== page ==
Hyerarchical negative binomial process




I have been working for a month to model a serie of negative binomial distribution, and I couldn’t come with stable priors. Obviously I lack some more fundamental knowledge.

if I have:

y[n,g] ~ negative_binomial_2(mu[g], sigma[g]);
mu[g] ~ gamma(alpha[g], beta[g]);

to use this in a mixed model in which alphas and betas have different relations and value ranges I need to find the priors for alphas and betas

for example

alpha[g] ~ ?(par1, par2)
beta[g] ~ ?(par3, par4)

Even with bad modelling I observed that for two classes of data I have two distinct distributions of

par1,2,3,4 (class 1)
par1,2,3,4 (class 2)

and alphas and betas are correlated possibly with a quadratic distribution

What hyper distributions can I use? I have tried to stick with real alpha and vector beta giving beta a gamma prior and many other things but a correct prior seem to exist only if alpha or beta are known, but here they are both parameters.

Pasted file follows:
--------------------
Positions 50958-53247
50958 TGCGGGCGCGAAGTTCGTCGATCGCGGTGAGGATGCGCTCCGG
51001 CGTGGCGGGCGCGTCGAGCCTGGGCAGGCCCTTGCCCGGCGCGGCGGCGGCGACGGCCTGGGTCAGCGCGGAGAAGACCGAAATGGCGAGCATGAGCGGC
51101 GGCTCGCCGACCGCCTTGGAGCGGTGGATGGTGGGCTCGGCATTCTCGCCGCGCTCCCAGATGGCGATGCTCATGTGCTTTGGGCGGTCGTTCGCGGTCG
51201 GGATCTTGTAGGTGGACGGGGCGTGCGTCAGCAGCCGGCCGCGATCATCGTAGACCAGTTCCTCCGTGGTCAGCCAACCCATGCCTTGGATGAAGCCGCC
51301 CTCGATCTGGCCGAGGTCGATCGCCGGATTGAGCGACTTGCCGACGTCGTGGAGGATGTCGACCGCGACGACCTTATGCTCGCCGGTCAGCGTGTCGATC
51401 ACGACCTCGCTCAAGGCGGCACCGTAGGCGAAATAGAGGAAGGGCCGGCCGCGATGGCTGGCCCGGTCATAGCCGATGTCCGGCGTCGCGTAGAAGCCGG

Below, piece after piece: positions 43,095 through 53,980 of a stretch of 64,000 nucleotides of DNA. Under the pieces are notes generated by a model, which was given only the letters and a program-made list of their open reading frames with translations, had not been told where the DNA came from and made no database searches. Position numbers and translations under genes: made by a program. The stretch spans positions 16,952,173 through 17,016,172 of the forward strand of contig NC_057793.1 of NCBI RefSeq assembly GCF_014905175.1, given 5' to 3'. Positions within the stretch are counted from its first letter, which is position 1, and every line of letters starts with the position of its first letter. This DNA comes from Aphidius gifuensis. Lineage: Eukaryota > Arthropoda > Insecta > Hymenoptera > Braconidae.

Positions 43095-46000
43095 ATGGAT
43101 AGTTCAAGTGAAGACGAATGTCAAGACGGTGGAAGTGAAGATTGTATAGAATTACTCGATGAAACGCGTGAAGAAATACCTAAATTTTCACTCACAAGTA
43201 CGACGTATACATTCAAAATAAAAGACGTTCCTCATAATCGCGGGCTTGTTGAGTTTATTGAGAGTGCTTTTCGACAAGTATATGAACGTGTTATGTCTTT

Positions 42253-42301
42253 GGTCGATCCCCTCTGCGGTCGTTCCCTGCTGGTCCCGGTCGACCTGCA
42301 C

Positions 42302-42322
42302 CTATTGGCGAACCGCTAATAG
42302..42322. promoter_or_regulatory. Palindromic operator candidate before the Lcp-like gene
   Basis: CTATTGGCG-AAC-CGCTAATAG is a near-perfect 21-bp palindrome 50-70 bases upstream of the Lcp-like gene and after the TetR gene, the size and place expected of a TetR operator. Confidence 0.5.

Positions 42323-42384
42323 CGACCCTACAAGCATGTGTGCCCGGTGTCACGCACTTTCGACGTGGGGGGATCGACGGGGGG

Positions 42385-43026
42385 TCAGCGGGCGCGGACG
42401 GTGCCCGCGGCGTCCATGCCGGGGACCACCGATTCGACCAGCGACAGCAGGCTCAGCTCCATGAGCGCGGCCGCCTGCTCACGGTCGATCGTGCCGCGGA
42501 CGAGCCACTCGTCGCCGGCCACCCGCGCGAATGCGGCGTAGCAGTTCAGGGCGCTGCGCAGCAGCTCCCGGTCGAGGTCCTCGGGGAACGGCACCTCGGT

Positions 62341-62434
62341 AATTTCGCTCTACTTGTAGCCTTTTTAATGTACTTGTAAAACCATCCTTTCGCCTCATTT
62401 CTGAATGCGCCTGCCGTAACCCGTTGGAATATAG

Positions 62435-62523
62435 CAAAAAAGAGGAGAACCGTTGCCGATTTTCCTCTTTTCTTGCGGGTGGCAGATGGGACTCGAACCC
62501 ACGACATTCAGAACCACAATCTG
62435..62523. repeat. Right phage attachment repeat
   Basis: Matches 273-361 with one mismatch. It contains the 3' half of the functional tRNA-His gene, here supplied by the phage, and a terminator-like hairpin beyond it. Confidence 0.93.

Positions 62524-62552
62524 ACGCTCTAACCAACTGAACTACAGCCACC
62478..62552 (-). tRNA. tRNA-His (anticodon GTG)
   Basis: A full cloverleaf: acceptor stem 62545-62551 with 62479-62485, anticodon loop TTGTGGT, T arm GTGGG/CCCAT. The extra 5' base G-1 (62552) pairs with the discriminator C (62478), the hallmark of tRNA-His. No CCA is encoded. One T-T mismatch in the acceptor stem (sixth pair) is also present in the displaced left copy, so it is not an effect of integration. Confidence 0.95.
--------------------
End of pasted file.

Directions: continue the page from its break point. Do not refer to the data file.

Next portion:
And stack exchange propose a solution if alpha beta both unknown, but at the end doesn’t lead to anything I can practically implement in stan https://stats.stackexchange.com/questions/2635/conjugate-prior-for-a-gamma-distribution

There is a conjugate prior for the Gamma distribution developed by Miller (1980) whose details you can find on Wikipedia and also in the pdf linked in footnote 6. Checkout section 3.2 on page 25 of this paper, there is a prior with four parameters: p, q, r, & s

Thanks a lot. I’m getting lost after a lot of work.

Gamma(.., ..)^2 -> generalized_gamma(?, ?, ?)

It’s hard to follow these model fragments without knowing the shapes of parameters like mu[g]. Also, if you use triple back ticks, it’ll quote code properly.

You may want to try to build out from fixed values for some parameters. Then you can introduce relatively tight priors around those fixed values and see what happens, then gradually loosen everything up.

Use fake data simulation to debug your program independently from applying it to whatever data you care about (then you’ll know if it’s a bug in the model or misspecification leading to problems).

I don’t specifically know what prior distributions to recommend for your problem—that will depend on what you think valid parameter values are going to be.